Wednesday, October 31, 2012

Happy Halloween?

       Even without power we're gearing up for trick- or - treating tonight and finishing up all our Halloween activities.  Luckily we have a huge generator from my husband's work and our phone came back on late this morning.   We spent the early morning lounging around in my bed watching the news of all the devastation hurricane Sandy left in her wake.  My eight year old said it best when he asked me "isn't it just heartbreaking?"  It is.  I reminded my boys how lucky we are that we only lost power and, with the generator, it's only a minor convenience.  We are very lucky and very blessed.  We laid in bed a bit longer snuggling together so I grabbed our chapter book and read the next two chapters.  We only have two more left and I'm hoping to finish up today during lunch.  I often read aloud as the boys eat and then eat my lunch in a rush as they're finishing up. 
        We came downstairs, had some breakfast and got ready for our day.   The boys wanted eggs so Ian helped me cook them.  As soon as we were ready Ian asked what we going to do first so we started with math; a huge family favorite.  Alec had a subtract and color sheet of a haunted house (he loves to color and really enjoys most worksheets).  Evan had a count, cut and paste sheet with black cats.  Ian and I played monster mash multiplication.  We rolled two die, multiplied them and covered up the answer (if we had it on our board) and the first one to cover the entire board wins.  And then our day just went downhill from there... big time!  Remember how yesterday I was saying homeschooling was going great and my boys love it and we're hitting our groove?  I guess I spoke too soon, or maybe I jinxed us...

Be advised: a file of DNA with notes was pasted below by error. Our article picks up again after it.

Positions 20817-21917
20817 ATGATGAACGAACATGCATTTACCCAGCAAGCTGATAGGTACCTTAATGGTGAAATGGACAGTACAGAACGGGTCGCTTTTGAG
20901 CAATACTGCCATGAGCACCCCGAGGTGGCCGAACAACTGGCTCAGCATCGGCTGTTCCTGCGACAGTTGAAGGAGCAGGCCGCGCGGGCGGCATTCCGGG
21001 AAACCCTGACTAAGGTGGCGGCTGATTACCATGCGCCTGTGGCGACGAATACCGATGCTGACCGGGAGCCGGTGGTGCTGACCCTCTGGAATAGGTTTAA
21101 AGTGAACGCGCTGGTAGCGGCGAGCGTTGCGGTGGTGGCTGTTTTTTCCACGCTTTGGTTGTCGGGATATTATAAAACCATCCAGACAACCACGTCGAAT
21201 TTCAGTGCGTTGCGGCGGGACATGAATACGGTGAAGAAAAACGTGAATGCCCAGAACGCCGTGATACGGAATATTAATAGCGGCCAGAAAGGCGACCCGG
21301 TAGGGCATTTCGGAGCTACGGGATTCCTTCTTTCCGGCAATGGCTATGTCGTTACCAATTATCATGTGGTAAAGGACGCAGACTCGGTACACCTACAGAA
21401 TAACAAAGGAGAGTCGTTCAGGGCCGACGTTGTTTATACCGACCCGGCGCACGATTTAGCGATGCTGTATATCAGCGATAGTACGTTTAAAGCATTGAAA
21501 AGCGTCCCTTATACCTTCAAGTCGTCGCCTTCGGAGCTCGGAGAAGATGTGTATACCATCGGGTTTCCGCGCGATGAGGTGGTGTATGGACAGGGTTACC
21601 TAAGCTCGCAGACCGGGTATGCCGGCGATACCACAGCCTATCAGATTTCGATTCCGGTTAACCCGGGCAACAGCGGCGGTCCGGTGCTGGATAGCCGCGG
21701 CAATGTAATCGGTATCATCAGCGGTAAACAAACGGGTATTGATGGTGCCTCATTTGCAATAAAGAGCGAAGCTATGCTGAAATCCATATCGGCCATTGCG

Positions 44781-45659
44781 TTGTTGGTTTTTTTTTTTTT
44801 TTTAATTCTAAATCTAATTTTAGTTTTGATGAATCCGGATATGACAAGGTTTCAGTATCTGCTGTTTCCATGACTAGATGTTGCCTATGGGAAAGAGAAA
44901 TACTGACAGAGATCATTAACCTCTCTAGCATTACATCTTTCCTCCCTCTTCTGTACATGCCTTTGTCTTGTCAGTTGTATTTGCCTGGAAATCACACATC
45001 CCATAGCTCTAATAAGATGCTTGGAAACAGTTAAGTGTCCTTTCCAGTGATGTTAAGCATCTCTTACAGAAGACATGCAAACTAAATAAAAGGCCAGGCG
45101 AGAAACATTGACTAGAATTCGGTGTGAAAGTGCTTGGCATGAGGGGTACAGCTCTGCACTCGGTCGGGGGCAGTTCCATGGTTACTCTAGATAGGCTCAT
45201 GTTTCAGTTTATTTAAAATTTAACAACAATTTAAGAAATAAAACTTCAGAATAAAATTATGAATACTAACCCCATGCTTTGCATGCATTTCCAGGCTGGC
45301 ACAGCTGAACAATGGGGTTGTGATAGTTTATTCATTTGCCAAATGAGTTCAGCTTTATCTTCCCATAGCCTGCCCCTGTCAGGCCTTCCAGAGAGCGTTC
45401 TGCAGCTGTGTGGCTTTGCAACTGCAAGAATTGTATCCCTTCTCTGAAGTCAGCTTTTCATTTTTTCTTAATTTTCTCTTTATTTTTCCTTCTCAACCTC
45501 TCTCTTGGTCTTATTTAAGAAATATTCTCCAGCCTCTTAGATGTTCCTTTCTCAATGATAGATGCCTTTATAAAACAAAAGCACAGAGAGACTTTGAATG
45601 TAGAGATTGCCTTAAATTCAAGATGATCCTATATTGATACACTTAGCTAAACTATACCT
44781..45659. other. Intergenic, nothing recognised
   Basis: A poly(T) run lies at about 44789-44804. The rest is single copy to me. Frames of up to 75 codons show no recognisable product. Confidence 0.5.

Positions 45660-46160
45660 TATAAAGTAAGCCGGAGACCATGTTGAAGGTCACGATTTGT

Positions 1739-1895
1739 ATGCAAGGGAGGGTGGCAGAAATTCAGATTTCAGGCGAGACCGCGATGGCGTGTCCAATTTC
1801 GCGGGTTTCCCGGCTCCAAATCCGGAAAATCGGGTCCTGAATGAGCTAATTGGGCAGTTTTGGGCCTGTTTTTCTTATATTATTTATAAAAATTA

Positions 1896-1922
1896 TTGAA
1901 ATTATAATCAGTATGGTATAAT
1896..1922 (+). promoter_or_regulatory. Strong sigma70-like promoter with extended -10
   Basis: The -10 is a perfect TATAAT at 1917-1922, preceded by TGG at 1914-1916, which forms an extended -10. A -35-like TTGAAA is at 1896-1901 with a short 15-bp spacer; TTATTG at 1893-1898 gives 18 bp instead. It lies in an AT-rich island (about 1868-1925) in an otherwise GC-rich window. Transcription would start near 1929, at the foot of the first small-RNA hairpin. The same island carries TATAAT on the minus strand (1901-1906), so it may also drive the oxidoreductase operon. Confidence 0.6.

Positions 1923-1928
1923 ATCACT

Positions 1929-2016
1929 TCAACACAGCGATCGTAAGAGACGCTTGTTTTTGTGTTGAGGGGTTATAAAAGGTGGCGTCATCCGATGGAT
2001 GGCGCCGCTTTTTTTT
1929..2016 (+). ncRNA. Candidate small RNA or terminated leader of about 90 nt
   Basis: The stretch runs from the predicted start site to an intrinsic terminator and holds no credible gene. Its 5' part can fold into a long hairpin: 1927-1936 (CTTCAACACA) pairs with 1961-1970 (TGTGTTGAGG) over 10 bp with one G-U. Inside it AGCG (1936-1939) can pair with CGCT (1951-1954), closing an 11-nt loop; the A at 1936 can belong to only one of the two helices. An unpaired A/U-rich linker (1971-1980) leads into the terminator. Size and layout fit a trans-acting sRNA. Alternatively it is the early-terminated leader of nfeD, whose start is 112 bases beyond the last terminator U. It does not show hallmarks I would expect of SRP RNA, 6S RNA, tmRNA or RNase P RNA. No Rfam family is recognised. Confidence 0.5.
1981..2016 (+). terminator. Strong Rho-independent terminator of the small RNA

The boys tell everyone how much they LOVE to homeschool.  They swear they'll never return to regular school (as they call it), but on days like today I'm not so sure.  Every activity I mentioned today was met with groans, sighs, and complaints.  This happens from time to time and normally I don't let it bother me I just remind them they could be at school with their friends and they usually settle down and get to work.  But lately, I've been getting more sighs, eye rolls and complaints than usual and today I decided I'm sick of it.  I can spend HOURS on-line looking for what I hope are fun activities.  I plan our days and pull out supplies while I could be watching TV or relaxing.  I welcome and love input from them if there's something they want to learn about or an experiment/ activity they've heard about, but often they just don't have any ideas.  When I ask them what they want to do I usually get shrugs or blank stares.  Lately, I've been trying to find a few days of activities and lay them out then I ask "would you rather do this or this?"  But today they've spent almost all day in their rooms.  Not one single activity was any good apparently and I try so hard not to yell at them.  If I start to yell I just take a step back and send them all to their rooms.  It gives us all a chance to regroup and hopefully start again when they come down, since they aren't supposed to come down until they're ready to work.  I don't like to constantly threaten them with the thought of going back to public school either.  First, because I do love homeschooling and think it's mostly great for our family and secondly, I don't want them to look at public schools as a bad thing.  I love the teachers in our local school system.  They are all wonderful, loving, giving teachers that do tremendous work.  I know, I've worked along side them.  I love the individualized attention I can give my kids here that they can't get at school.  Like many in our area our school is hampered by budget constraints and is  short handed.  Plus I love knowing what they're learning about.  It bonds us in a way public schools can not.  I also love that schooling here at home allows us to set our own pace with emphasis on the learning process where we're not so focused on assessment.  I guess I just want my kids to be as excited as I am and some days they're just not.   So I know even if I'm threatening to send them back to school it's really an empty threat I don't mean (though I may mean it at the time the words are coming out of my mouth; I usually regret it immediately).   Unfortunately, today followed that pattern and it hasn't been very happy here.